Bill Martin leaves Michigan's athletic department better than he found it
The first time was as a placeholder, helping out then-Michigan President Lee Bollinger on an interim basis until he found a replacement for Tom Goss. He thought he’d be done by Labor Day, 2000.
A decade later, he’s packed for good, a replacement named and starting Monday to pick up where Martin left off.
So ends the accidental athletic director reign of Martin, whose last day is today and whose final act will be attending Michigan-Michigan State basketball game in East Lansing.
He never thought he’d be in this job - the one consuming his life the past decade - for a year, let alone 10.
Ten years and three days ago, he met with the Michigan athletics staff in Cliff Keen Arena, and took the job on an interim basis two days later. Monday, he hands the job off to new athletic director Dave Brandon.
“I never designed to be involved in amateur sports,” Martin said Thursday in a conference room in Weidenbach Hall as his carpets were being cleaned and as he prepares to move his office to the administration building. There, he’ll finish overseeing the improvements to Michigan Stadium and work on other projects for Michigan President Mary Sue Coleman.
His foray into this began in 1980 when he won a dispute about an illegal boat in a qualification race for the Admiral’s Cup. From there, he served on a committee within the United States Sailing Association, was eventually named vice president and then president of the organization. That led to being on the board of the United States Olympic Committee and then for a brief time running the USOC while he was Michigan’s athletic director.
Now, 30 years after he started and a few days from leaving amateur athletics to become a very well-informed fan, the man called “Boss” by many in the Michigan athletic department has begun to think back to his time as Michigan’s sports leader.
“I look back on the last decade and it’s been really full,” Martin said. “People ask me ‘How do you like the job of being athletic director?’ I say it’s not a job. It’s a way of life because it’s 7 by 24 every single day.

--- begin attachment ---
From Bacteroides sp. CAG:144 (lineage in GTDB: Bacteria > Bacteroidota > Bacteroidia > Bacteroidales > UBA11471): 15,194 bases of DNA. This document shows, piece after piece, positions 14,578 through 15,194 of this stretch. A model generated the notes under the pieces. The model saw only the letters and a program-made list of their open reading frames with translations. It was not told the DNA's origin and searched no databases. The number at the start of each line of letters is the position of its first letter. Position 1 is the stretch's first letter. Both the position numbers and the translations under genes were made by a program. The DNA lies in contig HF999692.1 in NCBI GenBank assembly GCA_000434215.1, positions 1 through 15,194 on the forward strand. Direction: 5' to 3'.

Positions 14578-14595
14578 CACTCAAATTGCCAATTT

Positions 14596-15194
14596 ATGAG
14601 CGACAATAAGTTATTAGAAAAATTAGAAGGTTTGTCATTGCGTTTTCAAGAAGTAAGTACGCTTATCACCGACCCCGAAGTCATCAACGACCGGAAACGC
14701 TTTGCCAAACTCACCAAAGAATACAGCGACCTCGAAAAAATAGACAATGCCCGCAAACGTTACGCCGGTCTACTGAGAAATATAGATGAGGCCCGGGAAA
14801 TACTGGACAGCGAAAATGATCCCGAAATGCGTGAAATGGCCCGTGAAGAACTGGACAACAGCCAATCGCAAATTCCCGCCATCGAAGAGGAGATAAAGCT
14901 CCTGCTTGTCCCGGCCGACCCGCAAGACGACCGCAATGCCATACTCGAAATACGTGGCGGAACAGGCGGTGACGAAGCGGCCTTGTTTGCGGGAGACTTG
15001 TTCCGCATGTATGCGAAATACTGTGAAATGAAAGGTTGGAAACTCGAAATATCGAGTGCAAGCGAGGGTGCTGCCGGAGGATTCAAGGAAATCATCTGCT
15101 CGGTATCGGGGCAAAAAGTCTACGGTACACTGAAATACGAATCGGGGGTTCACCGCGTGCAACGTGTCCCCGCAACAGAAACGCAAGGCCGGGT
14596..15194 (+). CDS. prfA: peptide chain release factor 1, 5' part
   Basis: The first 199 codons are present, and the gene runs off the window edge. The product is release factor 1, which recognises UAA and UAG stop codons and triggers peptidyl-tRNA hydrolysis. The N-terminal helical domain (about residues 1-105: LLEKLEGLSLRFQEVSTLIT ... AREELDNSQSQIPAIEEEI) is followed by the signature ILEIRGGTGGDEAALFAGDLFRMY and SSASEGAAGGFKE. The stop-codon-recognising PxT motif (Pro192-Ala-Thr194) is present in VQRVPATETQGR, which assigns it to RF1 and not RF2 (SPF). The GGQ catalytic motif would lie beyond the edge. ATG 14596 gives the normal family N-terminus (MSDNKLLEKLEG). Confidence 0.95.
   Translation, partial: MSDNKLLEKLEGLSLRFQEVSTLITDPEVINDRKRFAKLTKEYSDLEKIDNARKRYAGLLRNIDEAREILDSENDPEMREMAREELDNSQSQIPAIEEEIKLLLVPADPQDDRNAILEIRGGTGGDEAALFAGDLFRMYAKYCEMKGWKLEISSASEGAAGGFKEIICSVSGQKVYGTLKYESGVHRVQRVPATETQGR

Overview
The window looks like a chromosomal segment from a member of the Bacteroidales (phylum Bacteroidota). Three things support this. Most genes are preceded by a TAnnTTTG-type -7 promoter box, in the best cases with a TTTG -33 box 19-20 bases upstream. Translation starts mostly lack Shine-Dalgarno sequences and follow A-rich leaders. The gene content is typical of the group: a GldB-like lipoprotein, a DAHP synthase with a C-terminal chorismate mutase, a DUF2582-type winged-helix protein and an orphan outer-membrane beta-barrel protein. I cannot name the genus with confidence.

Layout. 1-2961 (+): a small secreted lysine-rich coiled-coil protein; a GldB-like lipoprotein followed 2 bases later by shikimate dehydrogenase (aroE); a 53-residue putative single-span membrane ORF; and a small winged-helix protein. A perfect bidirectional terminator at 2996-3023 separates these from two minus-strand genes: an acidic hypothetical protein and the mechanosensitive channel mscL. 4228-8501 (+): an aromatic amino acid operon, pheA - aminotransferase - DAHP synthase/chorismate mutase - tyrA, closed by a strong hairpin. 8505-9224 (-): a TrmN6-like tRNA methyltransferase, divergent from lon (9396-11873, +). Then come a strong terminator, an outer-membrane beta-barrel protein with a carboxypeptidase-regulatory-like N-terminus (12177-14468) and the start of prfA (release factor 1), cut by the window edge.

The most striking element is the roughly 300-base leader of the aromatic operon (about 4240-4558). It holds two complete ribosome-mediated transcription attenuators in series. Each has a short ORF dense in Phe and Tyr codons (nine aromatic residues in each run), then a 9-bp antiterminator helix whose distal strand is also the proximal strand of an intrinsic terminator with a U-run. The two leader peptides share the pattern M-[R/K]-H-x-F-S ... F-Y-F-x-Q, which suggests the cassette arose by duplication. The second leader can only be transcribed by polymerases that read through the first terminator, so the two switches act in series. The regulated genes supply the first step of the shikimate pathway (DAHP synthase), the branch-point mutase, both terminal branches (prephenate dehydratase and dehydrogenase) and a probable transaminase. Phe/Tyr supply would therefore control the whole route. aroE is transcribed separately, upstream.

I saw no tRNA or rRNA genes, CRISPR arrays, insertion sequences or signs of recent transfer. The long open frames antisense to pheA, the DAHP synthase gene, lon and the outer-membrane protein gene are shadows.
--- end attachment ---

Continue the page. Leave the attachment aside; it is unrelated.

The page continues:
“You’re never off.”
It’s a lifestyle that’s about to change.
Martin took over an athletic department in debt in 2000 and made it one of the most robust departments in college sports. He almost completely rebuilt Michigan’s athletic facilities and had the final piece of the reconstruction - Crisler Arena renovations - passed in January. Sensing the facilities project was close to completion two years ago, he met with Coleman informing her that when Michigan Stadium was done, so was he.
Those projects may determine is his legacy at Michigan. Not that he said he’s thought about it.
“I really don’t,” Martin said. “Legacy is something other people think about. I’ll miss the people, no question about it.”
It is these people - notably associate athletic directors Mike Stevenson and Joe Parker - that helped him turn around the Michigan athletic department. They helped with the fundraising for his facility endeavors. They offered counsel and advice and friendship.
They, Martin said, made his job much easier.
But the bulk of what has happened during his reign falls on him, and he’s OK with it even if most people will judge his tenure based off the success or failure of Michigan’s two current big-name coaches - football coach Rich Rodriguez and basketball coach John Beilein.
“Absolutely, it will be,” Martin said. “And I’ll live with it.”
During his half-hour conversation with a visitor, Martin described how he took over Michigan’s program. It was an unprofitable department with staffing issues, “a basketball program going south” and embroiled in the Ed Martin basketball scandal with the eventual vacating of victories.
Now, as he departs, it is a profitable program with new facilities, coaches in place, a basketball program searching for stability and a football program awaiting a meeting with the NCAA Infractions Committee in August in Seattle that could lead to major - although not as drastic as the Martin scandal - penalties.
Martin, though, believes he has left the athletic program in a better spot than when he inherited it. For the most part, he is right.
“You’re taking a snapshot of one thing in the 10-year career,” Martin said when he was asked if he’d like to leave on a better note for Michigan sports. “I look at the 10-year career. I don’t look at the last moment.
“Yeah, do I wish we were winning more? Of course. Do I wish we didn’t have the challenges we face right now with the NCAA? Of course. Of course. But it is what it is, and you deal with it and you learn from it and you move on.”
On the whole, though, he did well as Michigan’s leader in sport.
And at least one person thinks so. When Martin announced his retirement in October, he received a letter from the man who called him while he was packing in 2000 and hired him after listening to his coaches - Bollinger.
It was an actual letter, one sentence long.
“He said ‘One of the best things I did at Michigan was hire you,’” Martin said. “I thought it was cute for him to do that.”
With that, Bill Martin is off to his next adventure.
Audio from Bill Martin's interview last week on WTKA-AM (1050): 008 - Bill Martin 030510.mp3